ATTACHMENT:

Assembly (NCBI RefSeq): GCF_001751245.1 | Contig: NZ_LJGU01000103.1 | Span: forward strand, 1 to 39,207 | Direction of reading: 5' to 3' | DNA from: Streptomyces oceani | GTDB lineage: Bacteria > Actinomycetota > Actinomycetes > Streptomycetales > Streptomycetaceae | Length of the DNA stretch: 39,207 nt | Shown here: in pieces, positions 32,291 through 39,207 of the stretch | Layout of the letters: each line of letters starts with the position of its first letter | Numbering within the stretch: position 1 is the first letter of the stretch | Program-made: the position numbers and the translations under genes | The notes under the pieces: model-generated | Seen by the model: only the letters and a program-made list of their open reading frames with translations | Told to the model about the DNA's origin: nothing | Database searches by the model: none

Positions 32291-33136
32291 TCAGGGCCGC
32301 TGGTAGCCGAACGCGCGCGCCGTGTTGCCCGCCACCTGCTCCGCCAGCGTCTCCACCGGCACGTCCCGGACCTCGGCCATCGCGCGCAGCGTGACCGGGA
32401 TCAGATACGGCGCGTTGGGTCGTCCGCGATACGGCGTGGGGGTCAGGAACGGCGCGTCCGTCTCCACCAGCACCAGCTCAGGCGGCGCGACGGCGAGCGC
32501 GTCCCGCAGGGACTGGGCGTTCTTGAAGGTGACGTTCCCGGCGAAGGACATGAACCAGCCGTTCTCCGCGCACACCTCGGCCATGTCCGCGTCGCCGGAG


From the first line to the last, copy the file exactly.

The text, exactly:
Assembly (NCBI RefSeq): GCF_001751245.1 | Contig: NZ_LJGU01000103.1 | Span: forward strand, 1 to 39,207 | Direction of reading: 5' to 3' | DNA from: Streptomyces oceani | GTDB lineage: Bacteria > Actinomycetota > Actinomycetes > Streptomycetales > Streptomycetaceae | Length of the DNA stretch: 39,207 nt | Shown here: in pieces, positions 32,291 through 39,207 of the stretch | Layout of the letters: each line of letters starts with the position of its first letter | Numbering within the stretch: position 1 is the first letter of the stretch | Program-made: the position numbers and the translations under genes | The notes under the pieces: model-generated | Seen by the model: only the letters and a program-made list of their open reading frames with translations | Told to the model about the DNA's origin: nothing | Database searches by the model: none

Positions 32291-33136
32291 TCAGGGCCGC
32301 TGGTAGCCGAACGCGCGCGCCGTGTTGCCCGCCACCTGCTCCGCCAGCGTCTCCACCGGCACGTCCCGGACCTCGGCCATCGCGCGCAGCGTGACCGGGA
32401 TCAGATACGGCGCGTTGGGTCGTCCGCGATACGGCGTGGGGGTCAGGAACGGCGCGTCCGTCTCCACCAGCACCAGCTCAGGCGGCGCGACGGCGAGCGC
32501 GTCCCGCAGGGACTGGGCGTTCTTGAAGGTGACGTTCCCGGCGAAGGACATGAACCAGCCGTTCTCCGCGCACACCTCGGCCATGTCCGCGTCGCCGGAG